Editor: I am tired of hearing about people comlaining about the poor planning measures of Pasco County. I think Pasco County made the right decision in spending the money to pave Denton Avenue and Peace Boulevard.
First of all, by paving these roads it might help save the lives of the children who wait for the school buses on these extremely dusty roads. The dust at times is so thick that if another car passes you going the opposite direction you have to stop and wait for the dust to settle in order to see if another car is coming before you can make a turn onto another street. In the meantime, you are stopped in the middle of a thick cloud of dust hoping that whoever is behind you can make out your brake lights and keep from plowing into the back of your own vehicle.
Just imagine children waiting out on the corners of these dangerous roads waiting for the school buses. In reality, by paving Denton Avenue and Peace Boulevard, it will help alleviate some of the traffic on County Line Road.
The Denton Avenue and Peace Boulevard area is slowly becoming more developed, with some beautiful new homes being built. Paving these roads will not only help keep the dust from settling in the homeowners' homes and lungs, but will also save money for Pasco County over the years since it won't have to grade these roads after every rainstorm. Parents will be able to safely get their children to the athletic field to take part in their favorite sports.
I am sorry, but those of you who are whining about problems with County Line Road should take a ride down Denton Avenue and Peace Boulevard and experience the thrill of the ride for yourselves, and then you will understand why Pasco County made the smart decision in paving Denton Avenue and Peace Boulevard.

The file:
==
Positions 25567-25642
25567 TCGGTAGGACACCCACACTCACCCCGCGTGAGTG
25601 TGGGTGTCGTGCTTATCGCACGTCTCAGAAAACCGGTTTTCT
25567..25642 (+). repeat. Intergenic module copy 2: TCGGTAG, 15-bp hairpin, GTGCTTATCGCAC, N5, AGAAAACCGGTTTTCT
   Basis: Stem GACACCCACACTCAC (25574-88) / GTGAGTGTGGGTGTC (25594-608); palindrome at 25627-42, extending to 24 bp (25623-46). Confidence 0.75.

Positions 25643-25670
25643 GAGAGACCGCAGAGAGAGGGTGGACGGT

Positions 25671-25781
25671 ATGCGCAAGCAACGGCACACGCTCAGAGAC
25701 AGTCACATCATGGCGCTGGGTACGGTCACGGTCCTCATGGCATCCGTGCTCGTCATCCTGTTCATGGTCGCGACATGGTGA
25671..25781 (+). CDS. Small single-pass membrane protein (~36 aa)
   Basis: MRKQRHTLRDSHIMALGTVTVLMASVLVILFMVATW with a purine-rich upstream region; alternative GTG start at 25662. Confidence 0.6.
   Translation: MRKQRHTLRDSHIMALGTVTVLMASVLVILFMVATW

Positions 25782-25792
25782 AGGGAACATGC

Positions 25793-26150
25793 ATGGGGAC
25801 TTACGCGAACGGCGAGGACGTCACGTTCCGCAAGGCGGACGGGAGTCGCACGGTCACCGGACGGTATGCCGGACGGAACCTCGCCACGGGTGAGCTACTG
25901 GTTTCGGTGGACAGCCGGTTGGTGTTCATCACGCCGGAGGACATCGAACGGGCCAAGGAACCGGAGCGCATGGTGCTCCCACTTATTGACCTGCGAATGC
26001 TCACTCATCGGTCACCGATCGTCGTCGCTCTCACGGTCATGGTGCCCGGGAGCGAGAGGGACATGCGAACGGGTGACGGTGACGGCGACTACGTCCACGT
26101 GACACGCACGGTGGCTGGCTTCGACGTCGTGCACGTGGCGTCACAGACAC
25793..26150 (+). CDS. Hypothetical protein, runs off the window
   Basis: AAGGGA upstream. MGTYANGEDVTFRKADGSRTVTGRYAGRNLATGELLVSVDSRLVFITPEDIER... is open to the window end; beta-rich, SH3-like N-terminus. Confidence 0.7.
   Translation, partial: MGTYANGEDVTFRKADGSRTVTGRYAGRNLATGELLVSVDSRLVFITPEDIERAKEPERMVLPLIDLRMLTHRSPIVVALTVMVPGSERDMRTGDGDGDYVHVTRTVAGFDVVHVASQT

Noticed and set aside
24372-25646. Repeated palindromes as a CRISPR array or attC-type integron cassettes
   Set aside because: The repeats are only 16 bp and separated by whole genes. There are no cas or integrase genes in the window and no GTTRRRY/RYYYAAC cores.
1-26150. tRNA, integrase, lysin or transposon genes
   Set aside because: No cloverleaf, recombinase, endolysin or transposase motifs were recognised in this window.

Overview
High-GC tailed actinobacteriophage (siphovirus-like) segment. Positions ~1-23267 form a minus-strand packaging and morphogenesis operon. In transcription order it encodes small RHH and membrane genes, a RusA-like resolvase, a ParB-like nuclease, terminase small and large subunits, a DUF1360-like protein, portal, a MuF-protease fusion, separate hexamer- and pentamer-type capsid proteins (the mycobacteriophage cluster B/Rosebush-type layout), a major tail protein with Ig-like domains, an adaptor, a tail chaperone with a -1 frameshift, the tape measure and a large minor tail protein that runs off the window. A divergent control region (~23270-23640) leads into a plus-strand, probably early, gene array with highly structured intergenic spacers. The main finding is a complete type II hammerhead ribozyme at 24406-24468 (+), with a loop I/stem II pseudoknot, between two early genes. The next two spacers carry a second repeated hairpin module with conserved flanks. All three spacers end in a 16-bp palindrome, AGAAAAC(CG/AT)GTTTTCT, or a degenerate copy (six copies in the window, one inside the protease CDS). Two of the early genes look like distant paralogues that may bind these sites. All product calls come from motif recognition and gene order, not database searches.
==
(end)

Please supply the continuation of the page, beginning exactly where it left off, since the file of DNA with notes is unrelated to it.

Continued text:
J. Roberts, Hudson
Swiftmud ought to have power to act
Editor: I've had the opportunity to attend some Swiftmud seminars for about eight years. At almost every meeting the speaker would always mention to the effect that, "The ultimate solution to the water problems are the installation of desalination plants at the troubled areas, and that these plants have proved their worth in many areas of the United State and the world."
Swiftmud is an expensive bureaucracy, but with very restricted powers.
Why have not the county politicians of today and yesteryear taken their advice instead of hiring water war lawyers and spending millions of dollars to no avail? (Doesn't this make a taxpayer think?)
One Swiftmud member commented to me once to the effect, "If they did what we want them to do, then ultimately I may not have a job."
The Tampa/Clearwater area is hurting the most, but unfortunately their pumping may be hurting Pasco even more.
From these Swiftmud seminars I comprehended that the desalination plants should be, or have been built at the water shortage locations, but I suppose this might have been a too-logical solution.
This problem should not or even now have been a county politician problem, but Swiftmud should have had the legal power to have made this happen 10 years ago.
They knew it, logical people knew it, but many wasted dollars had to be spent, but wait, this still may not be done.
Murray Guttman, Port Richey
Theater reviewer's a pro _ listen to her
Editor: I disagree with Frank Marino's April 28 letter to the editor, which objected to Arts and Entertainment Editor Barbara Fredricksen's theater reviews.
Ms. Fredricksen is an experienced professional whose reviews have always been fair and objective. Why should she write a glowing review of a performance that obviously does not deserve it?
Those who read her columns consistently can see that she gives praise more frequently than not. I would not want to see a performance unless I could be sure it would not be a waste of my time and money.
In choosing whether to believe Mr. Marino's perceptions or Ms. Fredricksen's review, I'll take the professional.
Barry Sleesman, Spring Hill